Finally, we arrive at the tough part, software compatibility. One must plainly state the problem of software available on Linux. It can’t offer you the plethora of software that Windows offers. This is the main problem faced by businesses which need personalised solutions.
The perfect distro
The most common problem faced by someone who’s new to Linux is selecting a distro. Linux distros like Ubuntu, Linux Mint, and Fedora have been quite popular in the desktop market. We would, however, like to highlight the new kids in town that are reinventing the Linux desktop environment: elementaryOS and Solus OS. Solus even boasts of a Store application that allows you to install 3rd party applications like Slack, Spotify, Teamviewer, WPS Office, etc. Then, there is our own ‘BOSS’ (Bharat Operating System Solutions), developed by the Centre for Development of Advanced Computing (an R&D organisation of the Ministry of Electronics and Information Technology). BOSS offers everything you could expect of a Linux distro, along with support for 19 Indian languages.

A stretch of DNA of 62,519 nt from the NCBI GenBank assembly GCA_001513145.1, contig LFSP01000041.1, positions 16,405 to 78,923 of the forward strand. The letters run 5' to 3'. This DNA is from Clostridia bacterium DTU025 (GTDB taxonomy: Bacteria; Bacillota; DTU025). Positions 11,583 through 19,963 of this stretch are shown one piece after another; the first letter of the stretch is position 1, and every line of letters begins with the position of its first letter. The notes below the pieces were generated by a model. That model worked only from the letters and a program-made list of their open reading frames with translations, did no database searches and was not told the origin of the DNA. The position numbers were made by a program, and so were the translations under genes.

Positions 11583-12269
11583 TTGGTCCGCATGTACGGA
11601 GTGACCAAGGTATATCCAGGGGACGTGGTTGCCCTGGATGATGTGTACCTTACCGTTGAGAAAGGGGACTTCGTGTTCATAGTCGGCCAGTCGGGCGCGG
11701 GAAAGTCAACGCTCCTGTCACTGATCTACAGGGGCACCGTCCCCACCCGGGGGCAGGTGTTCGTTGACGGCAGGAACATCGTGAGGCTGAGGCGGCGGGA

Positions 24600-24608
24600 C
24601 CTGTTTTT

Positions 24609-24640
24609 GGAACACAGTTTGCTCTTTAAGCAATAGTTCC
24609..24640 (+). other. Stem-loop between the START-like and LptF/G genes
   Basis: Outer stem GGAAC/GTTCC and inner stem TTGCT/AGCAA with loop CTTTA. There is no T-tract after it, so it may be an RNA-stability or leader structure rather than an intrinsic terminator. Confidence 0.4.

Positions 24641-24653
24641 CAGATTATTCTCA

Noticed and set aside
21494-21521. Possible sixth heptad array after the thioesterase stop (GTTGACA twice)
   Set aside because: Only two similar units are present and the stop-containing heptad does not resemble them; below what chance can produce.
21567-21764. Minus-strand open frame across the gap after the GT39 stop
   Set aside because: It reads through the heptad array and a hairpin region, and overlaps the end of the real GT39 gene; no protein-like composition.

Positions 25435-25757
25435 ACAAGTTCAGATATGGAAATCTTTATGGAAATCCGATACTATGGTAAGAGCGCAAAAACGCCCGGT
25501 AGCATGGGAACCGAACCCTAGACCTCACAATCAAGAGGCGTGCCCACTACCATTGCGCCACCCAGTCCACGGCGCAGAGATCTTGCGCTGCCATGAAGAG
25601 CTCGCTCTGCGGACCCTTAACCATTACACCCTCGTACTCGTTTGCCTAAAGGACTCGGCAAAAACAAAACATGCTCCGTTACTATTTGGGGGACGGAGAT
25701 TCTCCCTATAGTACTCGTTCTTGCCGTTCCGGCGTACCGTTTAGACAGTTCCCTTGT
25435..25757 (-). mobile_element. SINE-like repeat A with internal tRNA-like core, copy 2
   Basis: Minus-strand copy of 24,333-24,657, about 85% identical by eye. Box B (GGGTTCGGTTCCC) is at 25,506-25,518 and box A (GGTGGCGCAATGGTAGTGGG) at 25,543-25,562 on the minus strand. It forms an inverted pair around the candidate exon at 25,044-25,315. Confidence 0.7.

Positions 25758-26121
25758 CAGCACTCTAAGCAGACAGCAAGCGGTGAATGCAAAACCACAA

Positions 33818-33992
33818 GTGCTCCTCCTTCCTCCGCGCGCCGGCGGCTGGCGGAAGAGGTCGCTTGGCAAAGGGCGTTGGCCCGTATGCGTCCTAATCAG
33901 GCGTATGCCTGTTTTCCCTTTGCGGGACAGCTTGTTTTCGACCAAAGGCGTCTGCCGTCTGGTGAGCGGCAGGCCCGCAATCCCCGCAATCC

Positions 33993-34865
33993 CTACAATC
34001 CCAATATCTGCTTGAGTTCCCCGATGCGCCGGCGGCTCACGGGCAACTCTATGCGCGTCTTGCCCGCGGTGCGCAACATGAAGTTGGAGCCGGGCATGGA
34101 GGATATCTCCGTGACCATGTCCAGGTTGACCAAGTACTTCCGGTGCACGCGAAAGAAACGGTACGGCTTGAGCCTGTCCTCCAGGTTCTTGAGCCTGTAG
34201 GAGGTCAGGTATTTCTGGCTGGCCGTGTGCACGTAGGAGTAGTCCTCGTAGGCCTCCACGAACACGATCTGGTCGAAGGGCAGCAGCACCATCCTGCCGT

One cannot sum up this discussion without mentioning Chrome OS. Your favourite Chrome browser is the beginning and the end of the operating system. The obvious limitation is that you don’t have offline native applications like you do on Windows and Linux distros, but even that equation has changed with the arrival of Android apps on certain Chromebooks. If you could work mostly online, a Chromebook could very well rock your boat. Business users can even consider ChromeBoxes as cheap thin client systems. Also, if you want to run ChromeOS without having to buy a new machine, you can try Neverware’s CloudReady, which caters to the need of both home users (free home edition), and the business users (affordable Enterprise & Education editions).
Note: This section is written and contributed by Digit readers who are part of the Digit community. The section intends to showcase writing talents from readers who wish to contribute to the magazine. None of the above is to be construed as technical advice. The views expressed are of the contributors alone and not necessarily endorsed by the publisher.
This article was first published in the July 2017 issue of Digit magazine. To read Digit’s articles first, subscribe here or download the Digit app for Android and iOS. You could also buy Digit’s previous issues here.